The hard data in Germany took a turn for the worse at the start of Q4. The outlook for consumers' spending was dented by the October plunge in retail sales--see here-- and on Friday, the misery spilled over into manufacturing.
Last week we reported on the V-shaped recovery in German retail sales--see here--as lockdowns ended mid- way through Q2.
Yesterday's economic reports in the Eurozone were solid across the board.
Yesterday's final manufacturing PMIs for October were grim, but they told investors nothing they don't already know.
We have spent the past few weeks shifting our story on the EZ economy from one focused on slowing growth and downside risks to a more balanced outlook. It seems that markets are starting to agree with us.
The ECB and Ms. Lagarde played it safe yesterday.
Friday's final June PMI data confirmed the survey's recovery through Q2. The composite index edged higher to 48.5, from 31.9 in May, extending its rebound from a low of just 13.6 in April.
Judging by interactions with readers in the past few weeks, fiscal policy is one of the most important topics for EZ investors as we move into the final stretch of the year.
Yesterday's final EZ manufacturing PMIs for August provided little in the way of relief for the beleaguered industrial sector.
EZ investors remain depressed. The headline Sentix confidence index fell to 12.0 in September, from 14.7 in August, and the expectations gauge slid by three points to -8.8.
In this Monitor we'll let the data be, and try to make some sense of the recent market volatility from a Eurozone perspective, with an eye to the implications for the economy and policymakers' actions.
Markets tend to look to Italy as the canary in the coalmine for signs of stress in the EZ economy and financial markets, but we recommend keeping a close eye on Spain too.
Yesterday's industrial production report in Germany was much better than implied by the poor new orders data--see here--released earlier this week.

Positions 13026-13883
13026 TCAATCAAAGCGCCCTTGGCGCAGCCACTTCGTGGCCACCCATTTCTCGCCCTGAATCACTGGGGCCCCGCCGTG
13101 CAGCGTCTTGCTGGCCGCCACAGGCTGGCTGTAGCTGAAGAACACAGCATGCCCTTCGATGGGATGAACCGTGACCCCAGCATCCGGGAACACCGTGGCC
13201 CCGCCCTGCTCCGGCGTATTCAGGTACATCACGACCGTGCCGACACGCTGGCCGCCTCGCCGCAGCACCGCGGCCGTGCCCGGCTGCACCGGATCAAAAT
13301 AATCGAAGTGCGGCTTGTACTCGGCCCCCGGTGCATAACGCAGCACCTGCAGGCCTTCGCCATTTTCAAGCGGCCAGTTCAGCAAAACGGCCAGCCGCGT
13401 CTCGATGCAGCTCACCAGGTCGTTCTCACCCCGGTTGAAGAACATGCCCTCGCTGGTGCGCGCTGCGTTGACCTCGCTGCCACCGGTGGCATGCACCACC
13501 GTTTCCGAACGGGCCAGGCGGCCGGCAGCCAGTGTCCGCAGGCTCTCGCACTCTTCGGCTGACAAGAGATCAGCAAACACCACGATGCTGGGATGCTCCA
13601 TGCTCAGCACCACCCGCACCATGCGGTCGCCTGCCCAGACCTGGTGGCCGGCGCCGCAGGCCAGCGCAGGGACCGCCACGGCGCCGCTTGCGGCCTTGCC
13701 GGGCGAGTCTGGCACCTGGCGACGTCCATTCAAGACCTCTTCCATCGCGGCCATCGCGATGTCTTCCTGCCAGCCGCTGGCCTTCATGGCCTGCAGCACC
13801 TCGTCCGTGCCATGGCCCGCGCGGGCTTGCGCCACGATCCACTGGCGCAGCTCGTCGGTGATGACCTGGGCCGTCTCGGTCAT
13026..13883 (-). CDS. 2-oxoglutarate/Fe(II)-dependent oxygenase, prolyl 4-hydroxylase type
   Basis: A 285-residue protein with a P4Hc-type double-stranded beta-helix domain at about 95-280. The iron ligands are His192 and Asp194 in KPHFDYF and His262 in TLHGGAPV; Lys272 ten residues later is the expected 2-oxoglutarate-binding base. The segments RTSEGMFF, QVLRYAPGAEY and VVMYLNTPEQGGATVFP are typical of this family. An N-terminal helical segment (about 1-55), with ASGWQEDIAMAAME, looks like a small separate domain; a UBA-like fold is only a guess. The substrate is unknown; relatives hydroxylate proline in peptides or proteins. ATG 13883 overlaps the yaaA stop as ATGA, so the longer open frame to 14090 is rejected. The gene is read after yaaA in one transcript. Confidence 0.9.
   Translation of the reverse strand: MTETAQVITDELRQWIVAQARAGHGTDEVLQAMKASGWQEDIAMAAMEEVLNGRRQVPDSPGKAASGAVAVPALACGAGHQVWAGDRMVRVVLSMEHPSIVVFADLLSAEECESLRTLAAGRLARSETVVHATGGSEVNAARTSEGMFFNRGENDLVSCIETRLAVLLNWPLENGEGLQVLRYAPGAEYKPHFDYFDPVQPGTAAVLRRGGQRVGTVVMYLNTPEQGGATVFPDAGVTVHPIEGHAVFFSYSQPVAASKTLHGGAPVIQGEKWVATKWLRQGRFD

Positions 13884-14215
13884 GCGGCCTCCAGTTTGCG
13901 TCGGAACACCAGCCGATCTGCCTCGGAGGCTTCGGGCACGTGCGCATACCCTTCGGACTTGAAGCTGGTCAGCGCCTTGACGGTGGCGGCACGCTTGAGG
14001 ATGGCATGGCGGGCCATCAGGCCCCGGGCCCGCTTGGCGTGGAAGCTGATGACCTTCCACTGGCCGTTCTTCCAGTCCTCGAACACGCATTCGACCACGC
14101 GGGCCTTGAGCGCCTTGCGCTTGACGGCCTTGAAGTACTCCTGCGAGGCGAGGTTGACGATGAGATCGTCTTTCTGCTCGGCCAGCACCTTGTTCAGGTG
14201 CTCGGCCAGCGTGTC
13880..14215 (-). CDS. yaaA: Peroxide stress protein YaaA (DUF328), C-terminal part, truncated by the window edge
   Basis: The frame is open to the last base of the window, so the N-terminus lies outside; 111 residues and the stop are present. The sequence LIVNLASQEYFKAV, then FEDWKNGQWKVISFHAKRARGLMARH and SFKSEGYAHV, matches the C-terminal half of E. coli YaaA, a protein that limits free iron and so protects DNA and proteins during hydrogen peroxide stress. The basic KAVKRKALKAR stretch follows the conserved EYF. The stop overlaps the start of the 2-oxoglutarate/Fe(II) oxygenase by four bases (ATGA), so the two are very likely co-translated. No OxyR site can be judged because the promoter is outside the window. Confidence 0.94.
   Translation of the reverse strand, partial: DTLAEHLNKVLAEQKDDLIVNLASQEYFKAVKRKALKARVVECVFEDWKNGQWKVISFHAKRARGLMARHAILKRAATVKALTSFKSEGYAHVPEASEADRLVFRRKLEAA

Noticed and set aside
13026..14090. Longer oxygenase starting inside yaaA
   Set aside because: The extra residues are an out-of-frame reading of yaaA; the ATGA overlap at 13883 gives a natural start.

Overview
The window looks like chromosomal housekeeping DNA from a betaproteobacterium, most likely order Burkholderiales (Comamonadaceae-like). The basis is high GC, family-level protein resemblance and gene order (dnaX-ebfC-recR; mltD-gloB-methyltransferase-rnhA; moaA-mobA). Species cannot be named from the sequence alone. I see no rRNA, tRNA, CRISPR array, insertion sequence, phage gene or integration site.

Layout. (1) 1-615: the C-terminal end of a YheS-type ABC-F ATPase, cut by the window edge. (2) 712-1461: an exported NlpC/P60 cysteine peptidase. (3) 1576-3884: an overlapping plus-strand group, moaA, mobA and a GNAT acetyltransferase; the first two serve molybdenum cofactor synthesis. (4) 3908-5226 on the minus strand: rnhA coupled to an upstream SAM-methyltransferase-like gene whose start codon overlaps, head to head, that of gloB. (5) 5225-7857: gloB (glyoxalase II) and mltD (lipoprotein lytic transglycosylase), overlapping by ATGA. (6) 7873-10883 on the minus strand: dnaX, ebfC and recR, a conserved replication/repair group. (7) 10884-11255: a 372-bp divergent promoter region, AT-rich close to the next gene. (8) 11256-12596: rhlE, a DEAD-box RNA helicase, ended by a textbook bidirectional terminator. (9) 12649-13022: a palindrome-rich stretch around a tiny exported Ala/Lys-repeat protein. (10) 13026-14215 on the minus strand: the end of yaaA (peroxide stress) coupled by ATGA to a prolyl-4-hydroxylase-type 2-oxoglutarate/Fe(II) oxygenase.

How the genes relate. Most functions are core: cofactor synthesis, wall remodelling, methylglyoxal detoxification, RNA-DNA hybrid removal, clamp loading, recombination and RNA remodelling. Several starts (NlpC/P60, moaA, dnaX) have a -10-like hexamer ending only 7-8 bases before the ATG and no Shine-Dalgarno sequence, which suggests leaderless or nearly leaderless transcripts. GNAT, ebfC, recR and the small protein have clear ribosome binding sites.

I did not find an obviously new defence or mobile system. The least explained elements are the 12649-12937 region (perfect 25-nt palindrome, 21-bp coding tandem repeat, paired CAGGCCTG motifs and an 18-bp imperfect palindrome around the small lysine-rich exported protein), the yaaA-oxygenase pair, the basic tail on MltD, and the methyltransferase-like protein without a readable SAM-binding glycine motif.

Friday's industrial production data in the core EZ economies, for December, were startlingly poor. In Germany, industrial production plunged by 3.5% month-to-month, comfortably reversing the revised 1.2% rise in November.
Yesterday's EZ industrial production report conformed to expectations.
The early Q4 hard data in Germany recovered a bit of ground yesterday.
Manufacturing in France remained on the front foot at the start of Q4.
Friday's manufacturing and trade data added to the evidence of a solid rebound in the EZ economy at the end of Q2, as lockdowns were lifted.
On a headline level, the Spanish economy conformed to its image as the star performer in the EZ in Q4.
Yesterday's manufacturing data in France were in stark contrast to last week's upbeat German numbers.
The U.K. general election is the main event in today's European calendar, but the first official ECB meeting and press conference under the leadership of Ms. Lagarde also deserves attention.
The Fed paved the way with a 50bp emergency rate cut on March 3, with more to come.
It's still unclear how exactly Covid-19 will impact the euro area as a whole, but little doubt now remains that Italy's economy is in for a rough ride.
Yesterday's economic reports in the Eurozone were ugly.
Investor sentiment in the Eurozone showed further signs of recovery yesterday. The ZEW expectations index rose strongly to 48.4 in January from 34.9 in December, and the leap since the trough in October ranks among the strongest rebounds ever recorded in the index.